Flown in from the Columbus Zoo,
Jack Hanna reported,

"It's like Noah's ark wrecking right here
in Zanesville, Ohio."

Our Lion laureate was the only animal
they tried to tranquilize.
He faltered momentarily as the drugs
hit home, but rallied and charged the vet
as bullets cut through his pelt.

Imagine him now, where I stand,
wearing Ray-Ban aviators,
picking his teeth with a sheriff's badge.
"Call me Mustafa," he says with a straight face.
He reads a villanelle, a few quiet haikus.

Taking questions about his poetic influences,
he quotes Breton— "The purest surrealist act
is walking into a crowd with a loaded gun
and firing into it randomly."

And Artaud—"Without an element of cruelty
at the root of every spectacle,
the theater is not possible.
In our present state of degeneration,
it is through the skin that metaphysics must be made
to re-enter our minds."

He cites the Dada Manifesto—
"I let the vowels fool around, I let the vowels
quite simply occur, as a cat meows..."

"I'm afraid our time is almost up," he says,
his r's beginning to roll, soft and deep.
"Before you go I'll share a sound
poem I've been working on."

He treads quietly to the back of the room.
"It's called, Feeding Time at the Zoo.
A collaborative poem," he says
as he bolts the door,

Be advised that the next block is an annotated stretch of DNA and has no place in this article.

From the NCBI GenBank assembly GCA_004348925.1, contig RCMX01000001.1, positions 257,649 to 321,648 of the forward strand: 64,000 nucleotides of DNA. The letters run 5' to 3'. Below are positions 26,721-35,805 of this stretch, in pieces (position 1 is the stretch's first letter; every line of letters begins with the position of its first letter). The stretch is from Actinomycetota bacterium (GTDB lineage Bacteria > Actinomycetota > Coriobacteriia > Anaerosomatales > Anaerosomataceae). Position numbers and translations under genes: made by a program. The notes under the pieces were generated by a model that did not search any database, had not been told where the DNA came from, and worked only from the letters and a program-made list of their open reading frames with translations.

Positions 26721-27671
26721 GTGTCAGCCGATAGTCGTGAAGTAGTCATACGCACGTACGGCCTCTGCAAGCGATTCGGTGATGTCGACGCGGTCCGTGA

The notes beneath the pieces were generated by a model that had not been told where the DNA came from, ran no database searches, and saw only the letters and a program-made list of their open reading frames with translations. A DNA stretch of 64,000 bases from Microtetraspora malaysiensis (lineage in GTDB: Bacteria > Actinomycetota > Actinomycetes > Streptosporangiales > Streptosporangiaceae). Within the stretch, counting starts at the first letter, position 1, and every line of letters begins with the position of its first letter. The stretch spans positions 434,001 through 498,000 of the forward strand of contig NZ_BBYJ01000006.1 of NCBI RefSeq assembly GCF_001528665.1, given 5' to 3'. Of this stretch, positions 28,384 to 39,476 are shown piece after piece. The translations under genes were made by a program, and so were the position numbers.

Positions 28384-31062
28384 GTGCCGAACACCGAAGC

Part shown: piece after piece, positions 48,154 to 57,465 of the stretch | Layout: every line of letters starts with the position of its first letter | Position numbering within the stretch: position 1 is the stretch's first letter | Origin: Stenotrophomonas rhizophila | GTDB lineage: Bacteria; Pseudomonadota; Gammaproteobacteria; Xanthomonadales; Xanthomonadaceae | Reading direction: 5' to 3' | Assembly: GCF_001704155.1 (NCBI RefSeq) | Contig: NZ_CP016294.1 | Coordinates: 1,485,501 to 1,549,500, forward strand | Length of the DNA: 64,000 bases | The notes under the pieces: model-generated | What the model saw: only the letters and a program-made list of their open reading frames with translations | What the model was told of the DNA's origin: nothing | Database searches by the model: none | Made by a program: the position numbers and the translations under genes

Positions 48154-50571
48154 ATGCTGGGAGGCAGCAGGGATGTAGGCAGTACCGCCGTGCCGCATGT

Last year I was privileged to read Suzannah Showler's most excellent chapbook,  Sucks To Be You, from Bardia Sinee's Odourless Press.  This year ECW published her first trade book, Failure to Thrive.  Fully realized, completely lovely book.  I expect no less from Tom Cull in the near future.

Tom Cull - London Poetry Open Mic Night - June 4, 2014

Tom Cull lives in London, Ontario, where he teaches, writes, and roams the Thames River.  He has Ph.D. in English Literature and has taught at Western University and Fanshawe College.  Tom is a workshop facilitator for the Poetry London Reading Series and has served as a judge for Poetry in Voice, the Poynt Award in Poetry, and Western University's USC Poetry Slam.  His poems has appeared on LTC buses and in newspapers, but are more regularly found in the inboxes of patient and gracious friends.  This is his first published collection of poems.